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She Will Rise Kim Tignor
Pressure from progressive groups is mounting for Justice Stephen Breyer to retire from the Supreme Court, making way for the first Black woman to be nominated to the position, as pledged by President Joe Biden.
She Will Rise, an initiative led by a cohort of Black women, wants to make sure that promise is kept.
"He's doing what white men do in power: They keep it," says Sabriya I. Williams, one of the four She Will Rise founders, of Breyer's resistance.
"Frederick Douglass said, 'Power concedes nothing without a demand,' " adds co-founder April Reign in a joint interview with PEOPLE. "We understand that these are lifetime appointments, right? But just because you can do something doesn't necessarily mean that you should."
Breyer has made it clear that politics should not influence when he retires.
"My experience of more than 30 years as a judge has shown me that, once men and women take the judicial oath, they take the oath to heart," the justice said while presenting a lecture at Harvard Law School this spring, according to the New York Times. "They are loyal to the rule of law, not to the political party that helped to secure their appointment."
She Will Rise April Reign
Like other progressive groups, the women behind She Will Rise — Reign, Williams, Kim Tignor and Brandi Colander — recognize the danger a Biden nominee could face if Democrats lose control of the Senate after the 2022 midterm elections. There is also the possibility that Breyer, who has served as a liberal voice on the courts for nearly 27 years, could be replaced by a conservative nominee if he waits to step down during a Republican administration.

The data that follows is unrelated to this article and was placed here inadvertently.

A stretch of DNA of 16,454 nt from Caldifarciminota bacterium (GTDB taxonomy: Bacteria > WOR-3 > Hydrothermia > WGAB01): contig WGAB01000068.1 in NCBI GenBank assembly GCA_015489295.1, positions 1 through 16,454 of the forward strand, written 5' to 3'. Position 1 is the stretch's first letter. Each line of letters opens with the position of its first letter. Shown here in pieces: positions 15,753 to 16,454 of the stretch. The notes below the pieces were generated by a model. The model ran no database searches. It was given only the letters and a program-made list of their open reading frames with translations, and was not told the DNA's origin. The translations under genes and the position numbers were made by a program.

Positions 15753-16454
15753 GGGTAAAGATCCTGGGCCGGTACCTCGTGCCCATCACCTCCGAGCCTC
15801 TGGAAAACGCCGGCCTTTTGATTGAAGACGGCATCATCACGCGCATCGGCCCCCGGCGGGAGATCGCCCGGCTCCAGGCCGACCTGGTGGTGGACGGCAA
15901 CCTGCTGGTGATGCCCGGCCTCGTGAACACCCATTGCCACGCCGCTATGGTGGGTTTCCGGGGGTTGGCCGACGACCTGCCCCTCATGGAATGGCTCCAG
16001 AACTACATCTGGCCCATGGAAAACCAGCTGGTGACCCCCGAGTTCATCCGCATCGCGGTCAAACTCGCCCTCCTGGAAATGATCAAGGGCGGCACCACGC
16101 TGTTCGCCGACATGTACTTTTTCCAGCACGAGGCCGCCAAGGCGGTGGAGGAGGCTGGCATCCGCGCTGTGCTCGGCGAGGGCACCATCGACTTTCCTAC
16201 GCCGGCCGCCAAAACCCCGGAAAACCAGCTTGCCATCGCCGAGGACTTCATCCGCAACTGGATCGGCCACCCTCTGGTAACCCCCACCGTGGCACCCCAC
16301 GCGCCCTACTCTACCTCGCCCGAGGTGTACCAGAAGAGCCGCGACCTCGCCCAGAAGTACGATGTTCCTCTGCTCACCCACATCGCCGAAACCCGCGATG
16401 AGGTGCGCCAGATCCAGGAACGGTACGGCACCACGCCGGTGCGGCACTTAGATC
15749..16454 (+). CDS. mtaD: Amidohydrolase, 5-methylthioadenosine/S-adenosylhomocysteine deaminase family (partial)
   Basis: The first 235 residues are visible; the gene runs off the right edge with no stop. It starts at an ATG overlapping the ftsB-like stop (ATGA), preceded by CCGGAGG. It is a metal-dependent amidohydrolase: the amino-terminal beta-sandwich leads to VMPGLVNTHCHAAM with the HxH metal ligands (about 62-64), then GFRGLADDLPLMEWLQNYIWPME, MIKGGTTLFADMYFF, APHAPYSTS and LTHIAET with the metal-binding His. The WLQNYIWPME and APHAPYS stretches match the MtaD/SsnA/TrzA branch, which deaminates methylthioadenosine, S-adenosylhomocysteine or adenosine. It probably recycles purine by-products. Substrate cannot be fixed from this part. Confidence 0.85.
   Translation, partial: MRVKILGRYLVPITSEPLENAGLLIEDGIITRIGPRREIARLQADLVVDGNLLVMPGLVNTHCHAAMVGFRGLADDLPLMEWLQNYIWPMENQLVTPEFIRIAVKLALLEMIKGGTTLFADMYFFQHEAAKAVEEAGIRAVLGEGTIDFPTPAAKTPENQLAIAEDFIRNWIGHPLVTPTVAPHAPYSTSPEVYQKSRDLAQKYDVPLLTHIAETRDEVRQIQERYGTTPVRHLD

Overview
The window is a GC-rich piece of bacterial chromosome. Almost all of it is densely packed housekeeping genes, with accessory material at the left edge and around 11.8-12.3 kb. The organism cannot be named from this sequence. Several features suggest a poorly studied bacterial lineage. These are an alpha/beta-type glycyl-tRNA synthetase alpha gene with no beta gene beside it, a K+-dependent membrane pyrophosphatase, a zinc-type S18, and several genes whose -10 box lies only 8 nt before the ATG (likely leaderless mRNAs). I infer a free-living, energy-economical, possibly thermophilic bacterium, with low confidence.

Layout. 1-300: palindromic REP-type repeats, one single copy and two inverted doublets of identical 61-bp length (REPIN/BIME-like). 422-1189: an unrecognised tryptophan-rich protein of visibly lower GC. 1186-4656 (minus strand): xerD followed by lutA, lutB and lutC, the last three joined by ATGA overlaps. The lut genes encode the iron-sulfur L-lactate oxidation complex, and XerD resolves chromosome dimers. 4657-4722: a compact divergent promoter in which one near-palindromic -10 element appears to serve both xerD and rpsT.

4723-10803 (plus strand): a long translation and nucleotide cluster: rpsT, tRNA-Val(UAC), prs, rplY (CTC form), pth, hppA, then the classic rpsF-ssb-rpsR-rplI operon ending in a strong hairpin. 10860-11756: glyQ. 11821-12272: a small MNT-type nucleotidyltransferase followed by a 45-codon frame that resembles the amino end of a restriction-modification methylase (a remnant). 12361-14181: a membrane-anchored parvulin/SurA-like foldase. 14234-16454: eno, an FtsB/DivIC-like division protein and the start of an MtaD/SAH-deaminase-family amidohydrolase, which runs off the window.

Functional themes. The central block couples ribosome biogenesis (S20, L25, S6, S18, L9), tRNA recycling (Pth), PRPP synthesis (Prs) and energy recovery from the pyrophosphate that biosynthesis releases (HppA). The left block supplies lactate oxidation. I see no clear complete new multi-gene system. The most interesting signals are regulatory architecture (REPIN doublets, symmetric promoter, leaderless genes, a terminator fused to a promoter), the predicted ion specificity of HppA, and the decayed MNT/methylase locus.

This happened just last fall. After Justice Ruth Bader Ginsburg's death in September 2020, then President Donald Trump picked conservative judge Amy Coney Barrett as her successor, a controversial and fast-paced decision that was pushed through just before the 2020 presidential election.
"If [Justice Breyer's appointment] goes longer and if we don't sustain power—and, God forbid, he has to retire or something happens—then someone else is appointed who is not aligned with the values of the majority of the country," explains Williams, who has worked as an outreach manager and events coordinator for the Office of Minority Health and the Department of Health and Human Services. "And then all of the rights for marginalized communities are in peril."
ERIN SCHAFF/POOL/AFP via Getty Justice Stephen Breyer
She Will Rise is focused on ensuring a Black woman is appointed to the Supreme Court for the first time. They've started a petition and have a massive social media presence. But that's just the beginning. The founders hope to lift up other Black women so the path to the Supreme Court and other judicial appointments becomes easier. (They've created a tracker so people can learn more about the Black women who are being nominated as federal judges across the country.)
"A lot of people feel like it's a luxury to be able to think about these things," says Colander, who previously served as deputy assistant secretary for Land and Minerals Management at the U.S. Department of the Interior. "And that they are ivory tower institutions that folks don't have a lot of access to. There are truths there.